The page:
This boy was the only child of healthy, unrelated parents. The family history was negative with regard to autism or other developmental or psychiatric disorders. Pregnancy and delivery were uneventful. Early developmental milestones were normal; he walked at 15 months and first words appeared at 12 months. Phrasing speech occurred at 18 months. Already during infancy and early childhood, peculiar behaviour like an obsession with music, absence of joined attention, a limited play repertoire, and insistence on sameness were noticed, but this did not lead to further investigation until primary school age. At 3 years, attending nursery school, he did not speak for an entire year and had very little social contact with his peers. Hand flapping was noted and gross motor skills including swimming and cycling were delayed. At primary school, learning difficulties became apparent. These were mainly related to poor abstract reasoning and poor visuospatial abilities. He functioned at a borderline mental level (WISC full scale IQ of 86, with verbal IQ 94, performance IQ 80). Problems in social interactions remained present throughout his school career. At the age of 14, our subject had a child psychiatric assessment. At that time, he had no social contact with his peers, except a cousin. He had marked impairment in social interactions and reciprocity; eye contact was sporadic. Speech was monotonous and with inappropriate volume. He used to talk to himself in public and language content was echolalic and stereotypical. The subject stuck very much to routine, even pestering routines that were difficult to stop, and had stereotypical emotional reactions. The diagnosis of autism was made by means of a Dutch standardised questionnaire for autism spectrum disorders, the AUTI-R,9 and confirmed by an experienced child psychiatrist (LS), who found impairments in the three core domains of autism according to the DSM-IV criteria,1 and made the clinical diagnosis of autism. At the age of 15 years, physical examination was normal. There were no dysmorphic features. Height and head circumference were on the 90–97th centile and weight was above the 97th centile. Neurological examination was normal, as was a brain MRI.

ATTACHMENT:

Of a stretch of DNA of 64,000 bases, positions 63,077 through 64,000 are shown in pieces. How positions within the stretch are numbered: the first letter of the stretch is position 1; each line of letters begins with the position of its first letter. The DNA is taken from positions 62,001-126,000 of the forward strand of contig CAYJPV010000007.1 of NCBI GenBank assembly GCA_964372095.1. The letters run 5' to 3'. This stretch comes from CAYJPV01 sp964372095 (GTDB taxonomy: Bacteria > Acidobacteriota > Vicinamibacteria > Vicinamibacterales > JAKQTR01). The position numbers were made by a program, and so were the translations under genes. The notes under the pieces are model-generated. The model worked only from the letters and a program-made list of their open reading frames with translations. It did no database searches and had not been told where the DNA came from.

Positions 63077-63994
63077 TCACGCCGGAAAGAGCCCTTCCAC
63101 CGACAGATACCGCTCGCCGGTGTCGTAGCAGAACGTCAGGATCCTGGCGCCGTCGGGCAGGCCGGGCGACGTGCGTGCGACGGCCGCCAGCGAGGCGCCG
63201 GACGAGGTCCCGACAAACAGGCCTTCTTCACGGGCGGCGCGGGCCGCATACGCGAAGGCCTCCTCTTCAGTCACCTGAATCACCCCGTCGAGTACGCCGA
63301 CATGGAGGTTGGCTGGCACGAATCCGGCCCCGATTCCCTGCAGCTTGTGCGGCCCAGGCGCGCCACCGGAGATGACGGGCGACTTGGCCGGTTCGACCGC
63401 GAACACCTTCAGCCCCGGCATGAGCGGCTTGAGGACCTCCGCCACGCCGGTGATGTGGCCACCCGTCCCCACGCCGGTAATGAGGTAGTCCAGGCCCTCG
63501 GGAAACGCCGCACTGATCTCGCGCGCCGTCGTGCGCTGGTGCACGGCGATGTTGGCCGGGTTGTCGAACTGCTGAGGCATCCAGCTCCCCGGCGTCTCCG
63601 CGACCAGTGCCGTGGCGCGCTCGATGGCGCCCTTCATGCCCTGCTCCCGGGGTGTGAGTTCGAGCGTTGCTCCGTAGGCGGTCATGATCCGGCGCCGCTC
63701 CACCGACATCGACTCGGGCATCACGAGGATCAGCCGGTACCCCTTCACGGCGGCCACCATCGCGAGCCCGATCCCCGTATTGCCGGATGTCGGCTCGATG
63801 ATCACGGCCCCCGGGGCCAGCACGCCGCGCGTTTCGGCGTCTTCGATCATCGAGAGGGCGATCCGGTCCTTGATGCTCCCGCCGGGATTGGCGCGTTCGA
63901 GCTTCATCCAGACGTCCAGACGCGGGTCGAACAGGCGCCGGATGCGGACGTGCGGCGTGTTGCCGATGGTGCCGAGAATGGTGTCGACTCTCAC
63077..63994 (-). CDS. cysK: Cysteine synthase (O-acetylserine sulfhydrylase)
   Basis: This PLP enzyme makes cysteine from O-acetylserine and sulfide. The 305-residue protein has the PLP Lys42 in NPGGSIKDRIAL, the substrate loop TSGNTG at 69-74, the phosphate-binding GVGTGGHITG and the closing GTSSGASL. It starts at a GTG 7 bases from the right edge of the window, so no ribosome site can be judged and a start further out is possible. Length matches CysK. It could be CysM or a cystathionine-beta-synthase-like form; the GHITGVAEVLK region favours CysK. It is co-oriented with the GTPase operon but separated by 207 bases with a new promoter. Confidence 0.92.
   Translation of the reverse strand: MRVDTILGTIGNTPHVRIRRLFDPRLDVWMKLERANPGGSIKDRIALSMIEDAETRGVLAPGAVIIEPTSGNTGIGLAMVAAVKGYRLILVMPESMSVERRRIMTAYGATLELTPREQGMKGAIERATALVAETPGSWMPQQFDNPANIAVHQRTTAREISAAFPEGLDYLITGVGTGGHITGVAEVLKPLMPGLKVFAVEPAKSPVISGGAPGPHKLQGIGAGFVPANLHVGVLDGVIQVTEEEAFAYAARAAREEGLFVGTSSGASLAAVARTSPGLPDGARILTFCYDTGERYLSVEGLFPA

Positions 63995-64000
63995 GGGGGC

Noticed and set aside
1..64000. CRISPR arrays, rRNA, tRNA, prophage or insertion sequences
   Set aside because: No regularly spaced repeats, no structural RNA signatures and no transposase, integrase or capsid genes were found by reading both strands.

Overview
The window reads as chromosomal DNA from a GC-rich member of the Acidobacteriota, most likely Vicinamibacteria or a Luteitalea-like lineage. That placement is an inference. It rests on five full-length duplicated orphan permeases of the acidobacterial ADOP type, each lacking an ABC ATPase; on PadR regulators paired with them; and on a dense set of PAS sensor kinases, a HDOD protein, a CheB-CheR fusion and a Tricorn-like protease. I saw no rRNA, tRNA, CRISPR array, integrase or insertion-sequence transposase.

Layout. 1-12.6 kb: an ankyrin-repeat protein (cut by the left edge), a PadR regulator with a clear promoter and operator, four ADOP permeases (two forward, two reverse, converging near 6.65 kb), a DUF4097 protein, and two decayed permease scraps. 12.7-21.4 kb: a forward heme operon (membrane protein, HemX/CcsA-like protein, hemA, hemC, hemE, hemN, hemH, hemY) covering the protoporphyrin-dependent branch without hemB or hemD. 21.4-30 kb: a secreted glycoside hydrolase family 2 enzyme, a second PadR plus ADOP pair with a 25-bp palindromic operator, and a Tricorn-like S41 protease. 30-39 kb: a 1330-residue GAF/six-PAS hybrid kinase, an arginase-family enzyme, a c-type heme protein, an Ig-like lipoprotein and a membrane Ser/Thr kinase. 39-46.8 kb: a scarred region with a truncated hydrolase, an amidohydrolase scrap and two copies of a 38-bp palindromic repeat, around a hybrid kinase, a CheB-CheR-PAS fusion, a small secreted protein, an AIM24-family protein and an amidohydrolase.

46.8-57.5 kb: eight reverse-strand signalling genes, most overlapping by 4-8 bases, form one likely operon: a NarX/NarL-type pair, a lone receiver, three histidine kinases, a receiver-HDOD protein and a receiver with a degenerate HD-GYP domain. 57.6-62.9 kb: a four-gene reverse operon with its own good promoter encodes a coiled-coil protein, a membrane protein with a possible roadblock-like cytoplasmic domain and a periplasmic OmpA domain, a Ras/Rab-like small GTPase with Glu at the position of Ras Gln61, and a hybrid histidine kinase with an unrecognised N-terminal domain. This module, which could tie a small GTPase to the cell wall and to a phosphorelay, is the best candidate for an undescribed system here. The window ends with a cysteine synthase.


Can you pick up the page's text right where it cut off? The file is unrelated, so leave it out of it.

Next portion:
Key points

  • A high incidence of de novo chromosomal aberrations in a population of persons with autism suggests a causal relationship between certain chromosomal aberrations and the occurrence of isolated idiopathic autism.

  • The neurobeachin encoding gene is disrupted in a patient with a de novo translocation t(5;13) (q12.1;q13.2), idiopathic autism, and no family history of autism.

  • The neurobeachin gene is located in a region identified as a candidate region for autism on chromosome 13q.

  • Expression data strongly suggest an important role of neurobeachin during brain development.

  • Neurobeachin in a candidate gene for autism.

METHODS

Strategy

The position of the chromosomal breakpoints was determined by means of fluorescence in situ hybridisation (FISH) using yeast artificial chromosome (YAC) clones, and further refined by the use of bacterial artificial chromosomes (BAC) and P1 artificial chromosomes (PAC) contained within the breakpoint spanning YAC. A cosmid library was screened using DNA probes from the breakpoint spanning BAC clone. The cosmids obtained were ordered in a contig based on sequence analysis of the cosmid ends and by PCR to confirm overlapping cosmids. A cosmid spanning the breakpoint was then identified by FISH. Sequence comparison of the cosmid ends and the known DNA sequence of the breakpoint spanning BAC allowed DNA probes for Southern blot analysis to be defined, to confirm the location of the breakpoint.

Genomic resources

Selection of the YAC clones was based on the STS based Map of the Human Genome and on YAC and radiation hybrid screening data of the Human Physical Mapping Project at the Whitehead Institute/MIT Genome Center. UCSC Genome Browser10 was used to select BAC and PAC clones within the breakpoint spanning YAC. BAC and PAC clones were obtained from Invitrogen Life Technologies. Cosmids were provided by the UK Human Genome Mapping Project Resource Centre.

FISH